Employers can create healthy work environments

workplacePicture this: You arrive at work on Monday morning and your boss has surprised the staff with donuts and coffee for the weekly staff meeting. Later that day, you attend a lunch meeting at a partner organization. On the menu: pizza, cookies, and soda.
Sound familiar? This type of scenario is not uncommon in many workplaces. Meetings and events often involve food, and unfortunately the foods and beverages served are typically high in calories and sugar, and low in fruits, vegetables, and whole grains. Meetings and conferences also involve a lot of time sitting, with little opportunity for physical activity.
With two-thirds of South Carolina adults overweight or obese, and nearly half of our waking hours spent at work, South Carolina businesses have an important opportunity to create healthier work environments for employees.
Adopting a healthy meeting and events policy not only supports the health of your employees; it sends the message that health is important to your organization, and sets a positive example in the community and state. Also, of note, studies show a strong relationship between the physical and social environments of the workplace and the health behaviors of employees.
What does a healthy meeting policy look like? The National Alliance for Nutrition and Activity has a great toolkit to get you started. Best practices typically include offering water and other no-calorie beverages, serving fruits and/ or vegetables with every meal, providing physical activity breaks for meetings lasting longer than one hour, and ensuring meetings are held in smoke-free facilities.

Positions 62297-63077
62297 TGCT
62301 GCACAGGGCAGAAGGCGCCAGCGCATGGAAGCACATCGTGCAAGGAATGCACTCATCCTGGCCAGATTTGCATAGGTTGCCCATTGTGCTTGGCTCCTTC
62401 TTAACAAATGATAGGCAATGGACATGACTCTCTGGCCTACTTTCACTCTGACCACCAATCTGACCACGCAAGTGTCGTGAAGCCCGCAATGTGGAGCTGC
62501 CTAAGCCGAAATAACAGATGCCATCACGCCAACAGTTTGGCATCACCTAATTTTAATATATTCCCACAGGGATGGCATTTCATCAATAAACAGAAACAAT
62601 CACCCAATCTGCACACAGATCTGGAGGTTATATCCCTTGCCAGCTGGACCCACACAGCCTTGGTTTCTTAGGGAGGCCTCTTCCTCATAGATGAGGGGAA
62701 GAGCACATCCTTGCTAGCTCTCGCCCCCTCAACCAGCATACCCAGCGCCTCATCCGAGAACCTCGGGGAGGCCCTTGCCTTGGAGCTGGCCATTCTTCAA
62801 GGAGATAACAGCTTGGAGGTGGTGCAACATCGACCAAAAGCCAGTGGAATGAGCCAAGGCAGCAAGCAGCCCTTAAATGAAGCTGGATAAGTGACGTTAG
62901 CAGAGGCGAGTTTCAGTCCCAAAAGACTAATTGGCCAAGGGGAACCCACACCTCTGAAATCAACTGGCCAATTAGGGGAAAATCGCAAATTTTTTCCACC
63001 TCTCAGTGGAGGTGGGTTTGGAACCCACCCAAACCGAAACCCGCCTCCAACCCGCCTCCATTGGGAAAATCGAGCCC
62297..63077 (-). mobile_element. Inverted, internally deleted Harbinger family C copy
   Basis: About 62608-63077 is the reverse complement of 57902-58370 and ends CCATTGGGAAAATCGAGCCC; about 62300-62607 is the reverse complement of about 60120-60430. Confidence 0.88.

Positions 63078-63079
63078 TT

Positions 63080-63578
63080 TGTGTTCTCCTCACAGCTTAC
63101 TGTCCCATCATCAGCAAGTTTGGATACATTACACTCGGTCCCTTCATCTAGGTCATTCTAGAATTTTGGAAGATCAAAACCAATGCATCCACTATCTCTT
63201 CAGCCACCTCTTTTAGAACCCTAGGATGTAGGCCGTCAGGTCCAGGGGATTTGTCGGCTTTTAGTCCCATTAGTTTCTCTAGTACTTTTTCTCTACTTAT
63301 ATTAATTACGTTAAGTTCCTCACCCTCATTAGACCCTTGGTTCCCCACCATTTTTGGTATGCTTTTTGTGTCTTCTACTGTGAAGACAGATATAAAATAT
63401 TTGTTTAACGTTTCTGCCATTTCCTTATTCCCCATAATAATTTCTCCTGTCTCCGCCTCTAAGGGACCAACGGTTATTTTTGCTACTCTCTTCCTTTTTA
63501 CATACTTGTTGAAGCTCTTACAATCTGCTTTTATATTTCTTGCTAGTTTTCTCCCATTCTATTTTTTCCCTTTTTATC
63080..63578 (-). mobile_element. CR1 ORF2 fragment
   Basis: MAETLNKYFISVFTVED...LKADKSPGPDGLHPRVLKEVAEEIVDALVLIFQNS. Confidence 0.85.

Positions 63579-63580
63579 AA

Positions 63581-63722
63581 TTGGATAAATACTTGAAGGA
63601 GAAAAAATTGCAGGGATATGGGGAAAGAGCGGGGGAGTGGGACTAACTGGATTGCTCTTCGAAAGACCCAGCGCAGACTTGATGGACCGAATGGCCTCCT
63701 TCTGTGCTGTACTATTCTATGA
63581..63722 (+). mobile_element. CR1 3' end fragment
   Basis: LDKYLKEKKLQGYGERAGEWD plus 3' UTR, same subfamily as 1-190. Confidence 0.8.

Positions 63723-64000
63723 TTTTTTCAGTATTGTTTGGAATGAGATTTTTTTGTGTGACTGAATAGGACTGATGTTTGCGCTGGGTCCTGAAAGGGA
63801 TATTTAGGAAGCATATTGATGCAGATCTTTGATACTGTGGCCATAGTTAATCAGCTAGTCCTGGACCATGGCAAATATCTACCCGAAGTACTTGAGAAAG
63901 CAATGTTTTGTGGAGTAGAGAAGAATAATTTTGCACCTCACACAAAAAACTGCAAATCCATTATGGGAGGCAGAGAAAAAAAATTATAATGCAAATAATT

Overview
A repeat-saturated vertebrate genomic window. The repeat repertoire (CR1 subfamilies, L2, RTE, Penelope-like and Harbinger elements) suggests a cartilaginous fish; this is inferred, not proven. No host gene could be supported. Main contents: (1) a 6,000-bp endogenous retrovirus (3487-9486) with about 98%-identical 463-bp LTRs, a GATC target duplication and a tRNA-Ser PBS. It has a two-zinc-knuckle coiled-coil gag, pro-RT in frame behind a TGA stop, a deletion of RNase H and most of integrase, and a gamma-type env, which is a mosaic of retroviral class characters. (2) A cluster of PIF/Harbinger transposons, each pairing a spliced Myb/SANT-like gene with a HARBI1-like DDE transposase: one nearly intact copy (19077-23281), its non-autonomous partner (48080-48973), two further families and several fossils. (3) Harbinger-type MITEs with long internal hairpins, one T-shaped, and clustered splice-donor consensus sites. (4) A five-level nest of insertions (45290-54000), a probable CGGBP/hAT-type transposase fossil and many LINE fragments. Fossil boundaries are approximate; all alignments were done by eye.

Importantly, having healthy meetings doesn’t have to mean spending more money. While some healthy foods may be more expensive, many caterers and restaurants can make small adjustments (like grilling or baking rather than frying, substituting mayo- or cream-based sauces for a healthier alternative, etc.) that don’t cost more money and still taste great. Also, reducing portion sizes, ordering less food, and reducing waste, may end up saving money by reducing overall food purchases.
If your organization or coalition already has a healthy meeting policy or is interested in adopting one, we’d love to hear from you. Email Hannah Walters at Hannah@eatsmartmovemoresc.org to let us know.